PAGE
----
Skip to main content
You are the owner of this article.
You have permission to edit this article.
Rosenthal cites Carpenter's influence

Rosenthal cites Carpenter's influence

Cardinals spring training

Cardinals pitcher Trevor Rosenthal pitches from the bullpen mound during St. Louis Cardinals spring training  at Roger Dean Stadium in Jupiter, Fla. (Photo by Chris Lee,

JUPITER, Fla. • Chris Carpenter won’t be starting the first game of the exhibition season Saturday for the Cardinals, let alone the regular-season opener or probably any game this year because of a nettlesome nerve issue that has resurfaced. But his pupil, as it were, will start the first Grapefruit League game Saturday for the Cardinals here against Miami.

Righthander Trevor Rosenthal, a postseason sensation out of the bullpen last year at age 22, has been told by manager Mike Matheny that he will open up and then 21-year-old righthander Michael Wacha, last year’s fast-rising top draft pick, will follow Rosenthal after the former throws two innings or 40 pitches.

In essence, Carpenter’s No. 1 or 2 spot in the Cardinals’ rotation this year will be the No. 5 spot for someone else. And Rosenthal, who made 19 regular-season appearances in relief in 2012, posting a 2.78 earned run average, in addition to his postseason work out of the bullpen, is as strong a candidate as any.

Rosenthal, the 100-mph thrower who has been working on a changeup, was advised to prepare to be a starter this spring, “but be ready to do whatever they ask me to do.

“It’s easier to prepare as a starter,” said Rosenthal, who had a 0.00 ERA for 8 2/3 postseason relief innings in which he allowed two hits and struck out 15 while walking two.

“I’ve been working on the mental approach of being ready to go deep in games and having that concentration for longer,” Rosenthal said.

Much of Rosenthal’s offseason approach came from his workouts with Carpenter in St. Louis after Rosenthal moved across the state from Lee’s Summit, Mo.

“He’s had so much experience and seen so much,” Rosenthal said. “There’s no way to run out of questions to ask the guy. He’s really awesome about contributing his knowledge and passing it along, as well as how much respect he has for the Cardinal uniform. For us young guys to see that and carry it on will be one of the most important things for the organization to continue its success.”

Carpenter more or less adopted Rosenthal last spring when he saw how hard-working and how eager to learn Rosenthal was, and Rosenthal said that the veteran righthander had kept in touch with him while Carpenter has remained in St. Louis.

“I know that right now, he’s not real happy about the situation,” said Rosenthal. “He wants to be here and physically he’s not able to.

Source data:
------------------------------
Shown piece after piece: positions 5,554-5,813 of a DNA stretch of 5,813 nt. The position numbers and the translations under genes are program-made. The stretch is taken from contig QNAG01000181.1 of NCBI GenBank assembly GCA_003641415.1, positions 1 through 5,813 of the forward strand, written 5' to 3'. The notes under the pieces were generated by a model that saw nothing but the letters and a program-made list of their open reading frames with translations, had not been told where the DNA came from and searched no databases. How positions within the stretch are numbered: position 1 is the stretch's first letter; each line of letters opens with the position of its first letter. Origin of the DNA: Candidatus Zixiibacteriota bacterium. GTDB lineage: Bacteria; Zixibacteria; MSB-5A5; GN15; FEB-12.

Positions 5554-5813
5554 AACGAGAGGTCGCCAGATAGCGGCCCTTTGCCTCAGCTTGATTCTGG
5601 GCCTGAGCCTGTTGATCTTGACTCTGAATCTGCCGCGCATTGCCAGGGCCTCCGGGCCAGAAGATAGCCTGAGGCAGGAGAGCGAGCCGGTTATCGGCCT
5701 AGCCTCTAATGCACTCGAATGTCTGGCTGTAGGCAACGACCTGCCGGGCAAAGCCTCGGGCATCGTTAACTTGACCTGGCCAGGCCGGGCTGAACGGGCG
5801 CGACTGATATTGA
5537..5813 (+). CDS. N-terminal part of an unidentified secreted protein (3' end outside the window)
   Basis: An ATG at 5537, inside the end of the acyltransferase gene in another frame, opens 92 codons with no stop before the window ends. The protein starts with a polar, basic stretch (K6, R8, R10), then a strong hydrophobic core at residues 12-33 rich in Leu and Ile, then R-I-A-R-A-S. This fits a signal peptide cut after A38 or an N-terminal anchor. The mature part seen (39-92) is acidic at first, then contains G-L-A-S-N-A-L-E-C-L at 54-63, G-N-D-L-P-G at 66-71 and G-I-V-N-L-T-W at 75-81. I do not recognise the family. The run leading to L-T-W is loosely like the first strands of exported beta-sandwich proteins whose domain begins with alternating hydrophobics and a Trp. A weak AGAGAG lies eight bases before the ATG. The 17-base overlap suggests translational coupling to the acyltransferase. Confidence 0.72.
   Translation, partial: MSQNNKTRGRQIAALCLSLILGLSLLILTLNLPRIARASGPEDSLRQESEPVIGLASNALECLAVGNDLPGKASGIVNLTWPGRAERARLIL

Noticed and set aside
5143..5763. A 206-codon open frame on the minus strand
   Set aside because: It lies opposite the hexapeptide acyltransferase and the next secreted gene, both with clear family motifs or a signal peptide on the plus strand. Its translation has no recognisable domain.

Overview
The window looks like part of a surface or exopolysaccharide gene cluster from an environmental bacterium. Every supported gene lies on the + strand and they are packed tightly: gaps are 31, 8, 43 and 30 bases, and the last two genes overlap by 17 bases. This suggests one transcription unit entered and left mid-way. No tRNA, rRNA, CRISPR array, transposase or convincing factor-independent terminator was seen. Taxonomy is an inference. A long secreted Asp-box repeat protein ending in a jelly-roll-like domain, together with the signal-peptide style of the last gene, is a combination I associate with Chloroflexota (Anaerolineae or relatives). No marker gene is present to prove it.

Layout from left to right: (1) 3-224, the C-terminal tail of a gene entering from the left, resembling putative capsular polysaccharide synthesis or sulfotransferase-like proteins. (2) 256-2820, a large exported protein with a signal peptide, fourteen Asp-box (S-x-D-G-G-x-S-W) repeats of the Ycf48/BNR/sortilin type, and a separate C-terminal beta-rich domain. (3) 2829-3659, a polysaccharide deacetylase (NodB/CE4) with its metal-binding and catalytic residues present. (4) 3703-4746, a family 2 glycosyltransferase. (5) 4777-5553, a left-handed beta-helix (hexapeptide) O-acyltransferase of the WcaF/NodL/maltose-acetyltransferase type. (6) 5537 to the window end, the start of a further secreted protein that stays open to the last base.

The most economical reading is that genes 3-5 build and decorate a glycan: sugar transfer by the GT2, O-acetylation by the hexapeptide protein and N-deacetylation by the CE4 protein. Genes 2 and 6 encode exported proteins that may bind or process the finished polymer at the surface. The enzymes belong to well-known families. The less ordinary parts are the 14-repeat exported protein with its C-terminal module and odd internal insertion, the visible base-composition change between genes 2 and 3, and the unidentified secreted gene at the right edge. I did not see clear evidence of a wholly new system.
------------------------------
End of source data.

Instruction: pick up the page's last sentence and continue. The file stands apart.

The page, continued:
“I know it’s tough. I’ll try not to bother him too much.”

As impressive as Rosenthal was late last season, so, too, has the 6-foot-6 Wacha been not only this spring but after he signed out of Texas A&M last summer.

“He goes about it the right way,” said Matheny. “You see him asking questions. You see his head down doing his work.

“But when he gets on the mound, you can see there’s a confidence there. He’s got some pretty unique stuff, too.”

Besides his good fastball, Wacha has an above-average changeup, said Matheny. “And a curveball that’s better than I thought it was. There’s some reason to be excited about the potential he has.”


On Friday, the Cardinals will play a simulated game with coaches pitching. “A full intrasquad game, with our pitchers throwing, I have zero interest in,” said Matheny. “Our guys have zero interest. The guys just don’t get that much out of it.”

Matheny said that he felt some of the players had “hit the wall a little bit” Wednesday, so he was going to shorten some of the drills today.

Shortstop Rafael Furcal continues to throw but not extend himself, said Matheny. Furcal, who suffered a torn elbow ligament last Aug. 30, has been bothered by a spur this spring but Matheny said the medical staff “assumed that was going to be in there anyhow.”

Outfielder Jon Jay, who fell five days short of qualifying for salary arbitration this winter, has agreed to terms for this season. Jay made $504,000 last season.

“I’m happy with everything,” said Jay. ”Happy to get it done. Happy with how it was handled.”

* I understand and agree that registration on or use of this site constitutes agreement to its user agreement and privacy policy.

Related to this story

Cardinals pitcher Trevor Rosenthal throws to live hitters during St. Louis Cardinals spring training on Monday, Feb. 18, 2013, at Roger Dean S…

Get up-to-the-minute news sent straight to your device.


Breaking News


National News